Understanding the Penalties for Credit Card Fraud
As there are a number of ways a credit card can be misused, there are different types of credit card fraud penalties that can be awarded. Depending on various factors like the method used for committing the offence, where the fraud was committed and the financial loss borne by the credit card company, a penalty is levied on the offender – ranging from community service probation to years in prison.
Understanding Credit Card Fraud
To understand credit card fraud penalties, you need to understand the different ways a credit card can be fraudulently used. Here are some of them:
- Unlawful usage of other’s credit card.
- Manufacturing duplicate cards and selling them to unsuspecting individuals.
- Using another individual’s credit card online, by stealing their details through their bank or card account on the net.
- Providing false information about identity, income etc to the credit card company to obtain a card by swindling the company.
Severity of the Offence
An important factor that determines punishment for credit card fraud is the severity of the crime and the method used. Usually, most of the credit card crimes are committed along with other misdeeds like stealing the physical card or the confidential account details of the victim through the internet.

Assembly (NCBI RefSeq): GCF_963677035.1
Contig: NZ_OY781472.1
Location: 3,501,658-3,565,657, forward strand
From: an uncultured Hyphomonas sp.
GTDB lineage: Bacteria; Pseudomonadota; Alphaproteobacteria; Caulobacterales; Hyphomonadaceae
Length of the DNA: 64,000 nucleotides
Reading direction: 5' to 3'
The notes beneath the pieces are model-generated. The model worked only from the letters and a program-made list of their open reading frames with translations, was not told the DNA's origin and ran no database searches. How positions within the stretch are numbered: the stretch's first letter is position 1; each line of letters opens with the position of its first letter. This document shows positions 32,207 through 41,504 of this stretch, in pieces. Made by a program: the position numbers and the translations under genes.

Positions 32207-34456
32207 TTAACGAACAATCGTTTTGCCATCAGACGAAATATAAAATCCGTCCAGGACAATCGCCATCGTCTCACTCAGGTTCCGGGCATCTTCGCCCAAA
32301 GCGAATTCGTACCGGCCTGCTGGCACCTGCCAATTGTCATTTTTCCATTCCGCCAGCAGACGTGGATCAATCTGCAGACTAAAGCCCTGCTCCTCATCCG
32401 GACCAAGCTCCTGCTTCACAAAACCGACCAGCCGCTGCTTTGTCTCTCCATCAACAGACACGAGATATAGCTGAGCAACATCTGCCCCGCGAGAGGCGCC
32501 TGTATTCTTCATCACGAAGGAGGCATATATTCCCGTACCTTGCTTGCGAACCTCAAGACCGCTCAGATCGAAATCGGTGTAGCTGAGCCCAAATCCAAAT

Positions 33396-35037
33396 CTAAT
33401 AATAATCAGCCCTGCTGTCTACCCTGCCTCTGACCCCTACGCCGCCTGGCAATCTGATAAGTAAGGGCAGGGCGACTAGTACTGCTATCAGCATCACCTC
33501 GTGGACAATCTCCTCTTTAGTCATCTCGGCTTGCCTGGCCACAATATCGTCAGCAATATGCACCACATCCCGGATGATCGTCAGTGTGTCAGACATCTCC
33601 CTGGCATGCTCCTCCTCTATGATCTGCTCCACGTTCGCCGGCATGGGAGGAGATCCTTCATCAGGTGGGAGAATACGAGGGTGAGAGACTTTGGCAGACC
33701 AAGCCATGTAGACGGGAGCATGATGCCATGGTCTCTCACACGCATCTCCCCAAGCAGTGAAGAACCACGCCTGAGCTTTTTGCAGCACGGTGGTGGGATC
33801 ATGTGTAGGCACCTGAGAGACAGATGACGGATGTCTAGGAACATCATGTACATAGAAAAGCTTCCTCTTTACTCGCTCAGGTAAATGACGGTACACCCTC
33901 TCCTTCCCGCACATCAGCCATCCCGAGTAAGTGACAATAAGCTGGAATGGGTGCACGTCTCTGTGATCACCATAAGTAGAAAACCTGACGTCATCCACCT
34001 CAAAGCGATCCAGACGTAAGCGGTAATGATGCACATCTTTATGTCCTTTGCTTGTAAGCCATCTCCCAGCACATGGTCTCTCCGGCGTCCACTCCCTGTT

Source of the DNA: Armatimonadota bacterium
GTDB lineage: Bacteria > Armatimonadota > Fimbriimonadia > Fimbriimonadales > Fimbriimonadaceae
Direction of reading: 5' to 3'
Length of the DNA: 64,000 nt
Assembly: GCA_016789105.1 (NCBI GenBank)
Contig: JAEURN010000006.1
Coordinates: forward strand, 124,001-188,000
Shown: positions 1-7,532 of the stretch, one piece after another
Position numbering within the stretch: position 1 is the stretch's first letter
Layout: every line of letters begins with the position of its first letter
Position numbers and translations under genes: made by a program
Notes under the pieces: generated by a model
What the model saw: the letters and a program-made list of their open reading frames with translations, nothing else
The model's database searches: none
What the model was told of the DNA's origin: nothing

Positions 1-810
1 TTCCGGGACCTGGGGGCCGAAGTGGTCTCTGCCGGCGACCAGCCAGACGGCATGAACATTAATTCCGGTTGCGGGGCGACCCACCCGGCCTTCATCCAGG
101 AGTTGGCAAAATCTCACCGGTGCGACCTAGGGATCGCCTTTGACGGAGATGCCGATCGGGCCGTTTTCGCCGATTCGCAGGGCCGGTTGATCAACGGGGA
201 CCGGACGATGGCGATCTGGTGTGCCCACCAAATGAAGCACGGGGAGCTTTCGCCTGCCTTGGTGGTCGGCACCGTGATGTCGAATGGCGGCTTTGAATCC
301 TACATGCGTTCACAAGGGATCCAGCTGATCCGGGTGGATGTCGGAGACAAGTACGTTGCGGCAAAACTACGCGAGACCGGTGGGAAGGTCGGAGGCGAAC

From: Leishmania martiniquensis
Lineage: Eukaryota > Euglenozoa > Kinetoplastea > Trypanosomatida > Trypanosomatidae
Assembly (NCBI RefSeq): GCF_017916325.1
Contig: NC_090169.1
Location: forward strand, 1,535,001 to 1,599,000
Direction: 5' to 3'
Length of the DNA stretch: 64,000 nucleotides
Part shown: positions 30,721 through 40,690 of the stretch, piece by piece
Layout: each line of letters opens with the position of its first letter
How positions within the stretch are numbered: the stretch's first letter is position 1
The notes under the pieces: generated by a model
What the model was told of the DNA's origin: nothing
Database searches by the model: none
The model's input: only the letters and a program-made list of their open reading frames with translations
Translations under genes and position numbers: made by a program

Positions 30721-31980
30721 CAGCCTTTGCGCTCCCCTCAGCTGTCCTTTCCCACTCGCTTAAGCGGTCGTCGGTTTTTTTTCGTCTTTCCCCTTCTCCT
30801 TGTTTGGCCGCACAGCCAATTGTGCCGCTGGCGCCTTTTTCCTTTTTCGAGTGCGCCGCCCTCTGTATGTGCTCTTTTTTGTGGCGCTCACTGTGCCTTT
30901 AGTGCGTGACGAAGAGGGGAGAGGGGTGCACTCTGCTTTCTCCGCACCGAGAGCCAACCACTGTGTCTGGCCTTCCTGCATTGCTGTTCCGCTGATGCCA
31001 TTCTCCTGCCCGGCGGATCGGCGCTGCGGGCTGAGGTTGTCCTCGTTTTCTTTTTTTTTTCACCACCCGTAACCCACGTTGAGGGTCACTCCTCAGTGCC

When an offender steals someone’s card and uses it unlawfully, he will not only be punished for credit card fraud but also for theft. Similarly, when someone steals the confidential details such as personal loans information and uses the card on the internet, it is punishable under both credit card fraud and cyber crime.
The punishment for fraudulent use of a credit card also depends on the money that has been used. Generally, unlawful withdrawal of amounts less than $1000 is considered a misdemeanor and not a severe crime in most parts of the US. Also, if the card is misused in different states, with the offender using up smaller amounts, it may become difficult to detect the fraud and charge the offender for it.
Depending on their severity, credit card fraud penalties can be handled at the local, state or federal levels. Although credit card fraud is considered a federal crime under the United States Code and Identity Theft and Assumption Deterrence Act of 1998, a credit card fraudster can be charged and tried at different levels in different states, because of the variations in state and local laws.
The penalty for credit card fraud depends on the severity of the crime and the financial loss the individual or the company has had to bear. Using a card illegally for an amount less than $500 to $2000 is considered a misdemeanor and attracts minimal punishment of less than a year’s imprisonment and a fine. But repeated usage of the card for several smaller amounts or a large amount at once, leading to greater losses to the credit card company, can attract severe punishment of 15 or 20 years of jail term along with hefty fines.
Credit card fraud penalties also differ based on the criminal’s past record. If the offender does not have any past convictions, the punishment could just be probation and a minimum fine. But it can go up to several years in case of an offender with a similar criminal background.